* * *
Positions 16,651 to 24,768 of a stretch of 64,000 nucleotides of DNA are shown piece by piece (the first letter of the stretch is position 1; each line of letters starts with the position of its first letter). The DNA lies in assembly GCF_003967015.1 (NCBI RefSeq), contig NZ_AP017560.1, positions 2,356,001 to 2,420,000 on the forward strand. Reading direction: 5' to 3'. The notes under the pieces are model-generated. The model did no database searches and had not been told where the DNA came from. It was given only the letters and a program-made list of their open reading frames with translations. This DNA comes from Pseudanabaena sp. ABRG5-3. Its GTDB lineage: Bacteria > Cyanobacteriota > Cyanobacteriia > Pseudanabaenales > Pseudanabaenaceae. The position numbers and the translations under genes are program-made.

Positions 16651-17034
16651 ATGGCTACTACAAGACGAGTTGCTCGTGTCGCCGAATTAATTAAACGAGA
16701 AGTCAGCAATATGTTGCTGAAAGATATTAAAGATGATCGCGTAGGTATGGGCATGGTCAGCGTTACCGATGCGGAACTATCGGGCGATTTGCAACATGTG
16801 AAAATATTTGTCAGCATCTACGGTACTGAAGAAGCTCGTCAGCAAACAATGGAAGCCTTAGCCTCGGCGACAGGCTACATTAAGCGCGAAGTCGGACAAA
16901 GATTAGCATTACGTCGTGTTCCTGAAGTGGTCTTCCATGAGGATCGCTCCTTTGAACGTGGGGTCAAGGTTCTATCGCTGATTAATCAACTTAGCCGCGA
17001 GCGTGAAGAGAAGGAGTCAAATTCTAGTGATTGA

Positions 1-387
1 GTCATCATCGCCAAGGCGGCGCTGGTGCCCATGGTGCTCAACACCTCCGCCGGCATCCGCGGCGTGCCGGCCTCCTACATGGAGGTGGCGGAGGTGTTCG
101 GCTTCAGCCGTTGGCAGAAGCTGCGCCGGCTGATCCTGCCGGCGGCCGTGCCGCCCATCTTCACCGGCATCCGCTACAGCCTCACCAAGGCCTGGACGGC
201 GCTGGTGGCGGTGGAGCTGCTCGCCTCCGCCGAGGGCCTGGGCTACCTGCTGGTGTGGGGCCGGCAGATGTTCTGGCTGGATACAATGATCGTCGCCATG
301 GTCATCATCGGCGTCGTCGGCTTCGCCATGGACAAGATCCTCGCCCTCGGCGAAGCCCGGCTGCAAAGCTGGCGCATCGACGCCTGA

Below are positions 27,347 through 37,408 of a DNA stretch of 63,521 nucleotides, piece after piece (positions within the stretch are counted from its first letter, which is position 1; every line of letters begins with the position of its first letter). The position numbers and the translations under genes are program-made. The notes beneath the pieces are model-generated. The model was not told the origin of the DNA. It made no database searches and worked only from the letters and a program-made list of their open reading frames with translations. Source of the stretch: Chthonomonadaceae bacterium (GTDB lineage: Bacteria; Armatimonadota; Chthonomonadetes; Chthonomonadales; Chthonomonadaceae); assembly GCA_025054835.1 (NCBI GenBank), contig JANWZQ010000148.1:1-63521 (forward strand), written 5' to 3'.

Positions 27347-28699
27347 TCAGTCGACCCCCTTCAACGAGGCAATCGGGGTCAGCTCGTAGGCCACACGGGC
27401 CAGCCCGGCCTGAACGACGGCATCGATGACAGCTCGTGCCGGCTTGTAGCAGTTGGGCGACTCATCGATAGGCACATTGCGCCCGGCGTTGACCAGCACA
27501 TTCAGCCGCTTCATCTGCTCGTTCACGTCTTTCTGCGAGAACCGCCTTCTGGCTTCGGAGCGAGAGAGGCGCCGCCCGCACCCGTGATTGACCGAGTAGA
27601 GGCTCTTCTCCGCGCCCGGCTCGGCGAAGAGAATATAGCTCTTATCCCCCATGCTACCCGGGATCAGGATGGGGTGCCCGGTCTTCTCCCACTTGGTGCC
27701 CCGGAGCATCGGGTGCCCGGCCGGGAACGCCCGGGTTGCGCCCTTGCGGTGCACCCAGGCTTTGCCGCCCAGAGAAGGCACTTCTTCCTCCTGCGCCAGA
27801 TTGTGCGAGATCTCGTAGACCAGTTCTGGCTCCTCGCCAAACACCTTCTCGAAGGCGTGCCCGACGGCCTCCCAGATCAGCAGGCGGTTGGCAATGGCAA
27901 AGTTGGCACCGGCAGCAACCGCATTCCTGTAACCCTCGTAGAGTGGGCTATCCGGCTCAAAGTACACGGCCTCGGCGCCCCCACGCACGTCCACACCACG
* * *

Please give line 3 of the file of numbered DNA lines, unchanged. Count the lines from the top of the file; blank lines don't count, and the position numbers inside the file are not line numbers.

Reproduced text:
16651 ATGGCTACTACAAGACGAGTTGCTCGTGTCGCCGAATTAATTAAACGAGA